Spoilers below for The Walking Dead's latest episode, titled "Find Me."
Holy hell, Walking Dead fans, the day finally arrived! Showrunner Angela Kang and the rest of the AMC drama's creative team at last delivered an episode giving Norman Reedus' perma-loner Daryl Dixon a 100% official love interest, Leah, as portrayed by True Blood and Bosch vet Lynn Collins. Granted, Daryl and Leah's flashback-set relationship didn't exactly start off on the right foot, and it definitely didn't end well for anyone, not even Carol. But for some of that time-lapsed period before it all went south, Daryl seemed to find genuine love and companionship, with the bonus of meeting Dog for the first time.
CinemaBlend spoke with Lynn Collins about making her entrance into (and possible exit from) the Walking Dead universe and taking on such an unexpected role within these extended Season 10 episodes. When I asked if it was intimidating to join the series for such a compacted character storyline, here's how she answered:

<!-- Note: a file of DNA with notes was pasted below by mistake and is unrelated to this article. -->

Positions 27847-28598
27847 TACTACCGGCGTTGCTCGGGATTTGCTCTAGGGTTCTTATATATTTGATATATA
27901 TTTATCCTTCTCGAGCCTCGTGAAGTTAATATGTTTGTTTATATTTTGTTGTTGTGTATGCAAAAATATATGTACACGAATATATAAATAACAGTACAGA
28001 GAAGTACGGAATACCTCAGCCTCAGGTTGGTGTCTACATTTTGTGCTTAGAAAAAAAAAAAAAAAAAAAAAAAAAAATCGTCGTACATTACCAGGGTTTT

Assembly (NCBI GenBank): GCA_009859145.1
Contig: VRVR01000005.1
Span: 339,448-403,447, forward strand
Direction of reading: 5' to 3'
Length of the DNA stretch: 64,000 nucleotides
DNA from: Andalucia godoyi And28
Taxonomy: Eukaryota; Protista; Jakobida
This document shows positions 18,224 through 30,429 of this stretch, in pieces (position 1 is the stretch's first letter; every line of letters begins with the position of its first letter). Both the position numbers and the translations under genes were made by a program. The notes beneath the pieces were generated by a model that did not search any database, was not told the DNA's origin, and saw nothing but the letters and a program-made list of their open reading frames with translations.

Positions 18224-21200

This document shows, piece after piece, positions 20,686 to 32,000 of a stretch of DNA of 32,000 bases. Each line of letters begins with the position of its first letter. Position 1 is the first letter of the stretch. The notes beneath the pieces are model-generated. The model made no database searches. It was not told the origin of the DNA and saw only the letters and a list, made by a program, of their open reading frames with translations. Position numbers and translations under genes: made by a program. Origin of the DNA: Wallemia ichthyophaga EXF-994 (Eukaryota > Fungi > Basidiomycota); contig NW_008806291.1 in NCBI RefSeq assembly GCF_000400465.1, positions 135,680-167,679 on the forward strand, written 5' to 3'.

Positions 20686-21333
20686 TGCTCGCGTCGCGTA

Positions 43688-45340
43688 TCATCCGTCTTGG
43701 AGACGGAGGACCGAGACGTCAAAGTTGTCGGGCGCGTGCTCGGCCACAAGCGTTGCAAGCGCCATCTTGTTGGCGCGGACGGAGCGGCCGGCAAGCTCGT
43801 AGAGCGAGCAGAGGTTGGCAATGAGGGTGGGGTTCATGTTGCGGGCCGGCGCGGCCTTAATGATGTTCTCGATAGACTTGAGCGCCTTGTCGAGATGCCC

I mean, I wouldn't say intimidating, I would say just really exciting. You know, I've been around the block in this business, so not much intimidates me, but a lot excites me. This was such a great opportunity. I am a big fan of this show. And actually, as a fan, it's an honor. It's an absolute honor to be a part of it, and in this way, where we're introducing something I think that we've all wanted, for Daryl to have a love interest. I feel like this is a time that the writers felt like they could introduce it. You know, the show's winding down its last few seasons, and what a way to be involved in something that I've loved. So it's exciting.